As for the forum itself, it was an eye opening experience. To know that so much is being done to change the face of education is like a breath of fresh air. I was really surprised to see what the innovative teachers of Asia Pacific had done; it gives me hope that one day our education system would be different. Personally to me it was like visiting more than just one country. Having a mix of people with different backgrounds who came from different countries and cultures working together was something new. It was amazing to see our similarities and differences in black and white.

(Graduated from BRAC University in Computer Science)

Training of Trainers Workshop on Technology in Language Teaching

BANGLADESH English Language Teachers Association (BELTA), in collaboration with the Department of English, Presidency University, organized a one-day workshop on “Teaching with Emerging Technologies” on July 03, 2009. The facilitator for this workshop was Professor Nasreen Rahim, Technology and Distance Education faculty and Staff Development Chair at Evergreen Valley College, San Jose, California. The objectives of the workshop were to:

* Acquaint participants with various emerging technology tools.
* Give them hands-on experience using these tools to enhance teaching and learning.

This was the third in the series of workshops conducted by Professor Rahim on technology for BELTA. The teachers who participated in the workshop were from Dhaka University, Daffodil, East West and Presidency Universities. In addition, teachers from BAF Shaheen School and College, Adamjee Cantonment College, Boston International School and College, Holy Child school and College and Campion School took part in the training. Lead trainers are expected to cascade this training on technology to their colleagues.

This particular workshop gave participants hands on training in using blogs. Used worldwide, blogs were presented as learning tools which allow participants to create new opportunities for interaction with peers, provide discussion forums beyond coursework where students often learn as much from each other as from instructors or textbooks.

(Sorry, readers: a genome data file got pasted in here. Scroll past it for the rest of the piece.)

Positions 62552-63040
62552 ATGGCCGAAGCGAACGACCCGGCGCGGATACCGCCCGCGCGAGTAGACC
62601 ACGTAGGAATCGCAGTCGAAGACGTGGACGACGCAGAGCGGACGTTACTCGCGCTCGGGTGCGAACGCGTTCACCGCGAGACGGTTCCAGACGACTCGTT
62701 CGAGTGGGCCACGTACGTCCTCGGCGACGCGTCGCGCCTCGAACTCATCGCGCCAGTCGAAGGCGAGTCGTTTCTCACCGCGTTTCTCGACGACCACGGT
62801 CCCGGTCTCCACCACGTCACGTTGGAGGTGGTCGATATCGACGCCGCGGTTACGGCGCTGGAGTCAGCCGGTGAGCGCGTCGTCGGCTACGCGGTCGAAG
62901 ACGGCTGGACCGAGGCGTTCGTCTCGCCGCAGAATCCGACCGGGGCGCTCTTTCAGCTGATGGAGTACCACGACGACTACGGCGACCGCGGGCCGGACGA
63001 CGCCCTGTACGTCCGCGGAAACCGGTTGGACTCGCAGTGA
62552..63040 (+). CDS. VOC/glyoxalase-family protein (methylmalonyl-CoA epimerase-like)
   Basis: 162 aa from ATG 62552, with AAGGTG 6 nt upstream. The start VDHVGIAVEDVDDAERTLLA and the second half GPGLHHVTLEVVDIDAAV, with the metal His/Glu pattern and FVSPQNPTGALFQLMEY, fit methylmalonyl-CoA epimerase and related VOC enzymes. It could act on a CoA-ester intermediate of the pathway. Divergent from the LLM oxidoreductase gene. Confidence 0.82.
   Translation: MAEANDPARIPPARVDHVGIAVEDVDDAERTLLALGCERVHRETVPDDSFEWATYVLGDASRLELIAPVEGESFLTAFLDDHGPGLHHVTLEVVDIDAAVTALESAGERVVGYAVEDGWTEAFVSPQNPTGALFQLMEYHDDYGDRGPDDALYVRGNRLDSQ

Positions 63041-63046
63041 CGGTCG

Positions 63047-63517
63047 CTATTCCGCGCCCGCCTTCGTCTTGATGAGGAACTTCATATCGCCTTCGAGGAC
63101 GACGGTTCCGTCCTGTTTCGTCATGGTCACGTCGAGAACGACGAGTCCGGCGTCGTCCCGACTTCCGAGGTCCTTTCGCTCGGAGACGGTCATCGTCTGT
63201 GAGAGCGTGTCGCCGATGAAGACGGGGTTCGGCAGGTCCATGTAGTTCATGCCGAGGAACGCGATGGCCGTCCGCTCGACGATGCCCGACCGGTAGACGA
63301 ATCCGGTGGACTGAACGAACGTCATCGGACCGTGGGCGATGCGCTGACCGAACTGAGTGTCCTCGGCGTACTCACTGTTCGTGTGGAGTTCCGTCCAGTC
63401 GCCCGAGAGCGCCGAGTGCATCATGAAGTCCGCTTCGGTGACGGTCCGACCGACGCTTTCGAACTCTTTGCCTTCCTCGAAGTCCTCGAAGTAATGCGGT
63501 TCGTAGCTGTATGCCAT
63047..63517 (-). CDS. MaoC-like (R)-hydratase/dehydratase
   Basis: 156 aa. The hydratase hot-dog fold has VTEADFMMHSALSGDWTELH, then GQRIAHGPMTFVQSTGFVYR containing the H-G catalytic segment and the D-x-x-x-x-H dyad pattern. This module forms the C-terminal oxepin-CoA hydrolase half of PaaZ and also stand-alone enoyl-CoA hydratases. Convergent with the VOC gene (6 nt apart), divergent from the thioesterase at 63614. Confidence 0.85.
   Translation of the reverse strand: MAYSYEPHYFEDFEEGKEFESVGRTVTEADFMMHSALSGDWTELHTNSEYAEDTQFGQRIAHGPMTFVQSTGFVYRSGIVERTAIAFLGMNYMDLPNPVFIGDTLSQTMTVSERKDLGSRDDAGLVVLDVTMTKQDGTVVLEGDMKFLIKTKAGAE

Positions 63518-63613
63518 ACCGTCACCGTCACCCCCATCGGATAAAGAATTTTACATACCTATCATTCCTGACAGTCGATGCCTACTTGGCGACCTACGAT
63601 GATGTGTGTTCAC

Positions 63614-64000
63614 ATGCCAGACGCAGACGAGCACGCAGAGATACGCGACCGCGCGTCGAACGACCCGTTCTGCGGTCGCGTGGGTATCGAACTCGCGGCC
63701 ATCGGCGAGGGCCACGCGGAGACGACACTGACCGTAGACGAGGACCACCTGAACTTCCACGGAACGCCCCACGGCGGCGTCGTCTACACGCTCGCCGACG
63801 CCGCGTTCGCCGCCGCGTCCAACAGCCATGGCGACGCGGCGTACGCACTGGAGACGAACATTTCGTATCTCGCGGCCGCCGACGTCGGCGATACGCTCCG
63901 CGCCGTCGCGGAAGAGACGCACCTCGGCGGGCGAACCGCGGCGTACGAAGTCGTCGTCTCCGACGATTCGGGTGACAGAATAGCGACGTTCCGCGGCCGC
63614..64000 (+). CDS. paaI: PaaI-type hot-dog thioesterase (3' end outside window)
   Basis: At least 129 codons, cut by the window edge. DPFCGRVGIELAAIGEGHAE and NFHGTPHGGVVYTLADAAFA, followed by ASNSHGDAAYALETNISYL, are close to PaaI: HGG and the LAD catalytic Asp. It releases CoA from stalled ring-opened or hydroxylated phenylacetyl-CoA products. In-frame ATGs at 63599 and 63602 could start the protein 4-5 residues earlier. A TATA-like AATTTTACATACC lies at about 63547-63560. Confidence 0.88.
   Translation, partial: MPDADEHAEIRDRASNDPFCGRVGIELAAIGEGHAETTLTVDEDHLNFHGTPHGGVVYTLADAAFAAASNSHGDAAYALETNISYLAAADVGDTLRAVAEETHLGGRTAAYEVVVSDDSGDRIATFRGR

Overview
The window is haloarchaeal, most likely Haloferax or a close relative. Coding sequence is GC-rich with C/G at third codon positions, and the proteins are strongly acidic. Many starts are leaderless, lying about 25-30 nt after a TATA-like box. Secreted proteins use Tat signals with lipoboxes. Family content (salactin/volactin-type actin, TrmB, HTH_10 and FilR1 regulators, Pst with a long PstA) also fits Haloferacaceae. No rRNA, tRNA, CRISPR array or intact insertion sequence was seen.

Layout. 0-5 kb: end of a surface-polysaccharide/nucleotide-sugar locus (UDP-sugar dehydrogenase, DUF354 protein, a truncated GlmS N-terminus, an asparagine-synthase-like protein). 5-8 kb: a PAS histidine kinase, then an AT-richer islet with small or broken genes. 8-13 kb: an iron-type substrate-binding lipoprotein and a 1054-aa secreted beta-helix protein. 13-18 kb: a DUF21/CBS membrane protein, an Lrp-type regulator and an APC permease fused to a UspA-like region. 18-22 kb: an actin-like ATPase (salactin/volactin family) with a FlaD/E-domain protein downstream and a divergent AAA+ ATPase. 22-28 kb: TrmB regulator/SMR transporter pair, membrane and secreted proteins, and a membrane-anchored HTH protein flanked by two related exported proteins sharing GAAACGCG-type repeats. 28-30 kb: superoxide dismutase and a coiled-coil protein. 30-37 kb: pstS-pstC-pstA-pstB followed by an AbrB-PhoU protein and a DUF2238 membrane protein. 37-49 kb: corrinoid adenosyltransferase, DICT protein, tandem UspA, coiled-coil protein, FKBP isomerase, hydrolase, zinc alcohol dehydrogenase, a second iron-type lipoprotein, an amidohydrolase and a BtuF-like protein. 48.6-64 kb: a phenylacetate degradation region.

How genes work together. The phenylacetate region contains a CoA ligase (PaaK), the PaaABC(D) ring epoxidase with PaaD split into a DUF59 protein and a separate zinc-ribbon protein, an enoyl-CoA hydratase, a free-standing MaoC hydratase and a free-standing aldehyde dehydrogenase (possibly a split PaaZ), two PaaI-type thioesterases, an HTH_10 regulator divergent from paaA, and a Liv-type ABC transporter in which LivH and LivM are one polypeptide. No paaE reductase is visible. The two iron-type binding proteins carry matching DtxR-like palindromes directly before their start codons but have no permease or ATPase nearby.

Professor Rahim introduced the participants to various web 2.0 tools on the Internet. She encouraged teachers to utilize the free open sources available on the web to empower their own and their students' learning. The tools she introduced included Wiki, Twitter, Facebook, Ning, Social Bookmark, Flickr, Youtube, Podcast, and Second Life. Facebook was presented as the most popular mode of social networking to be used as a springboard for interaction, a basic premise in language learning and usage. Wiki offers a flexible collaborative communication tool where students can access and participate from any location with Internet access. Youtube offers experience of viewing videos and engaging with the content via language comments by users. Social Bookmarking allow users to share information and learning resources. Twitter is another micro-blogging tool that promotes active learning. Podcast allows education to become more portable. Flickr offers a visual media to facilitate a sense of connection. In accordance with the promise of developing a Digital Bangladesh, BELTA has taken a positive step towards raising awareness among English language teachers about the benefits of technology and how they can harness the potential of the worldwide web to cater to varied learning styles and develop the English language skills of their learners.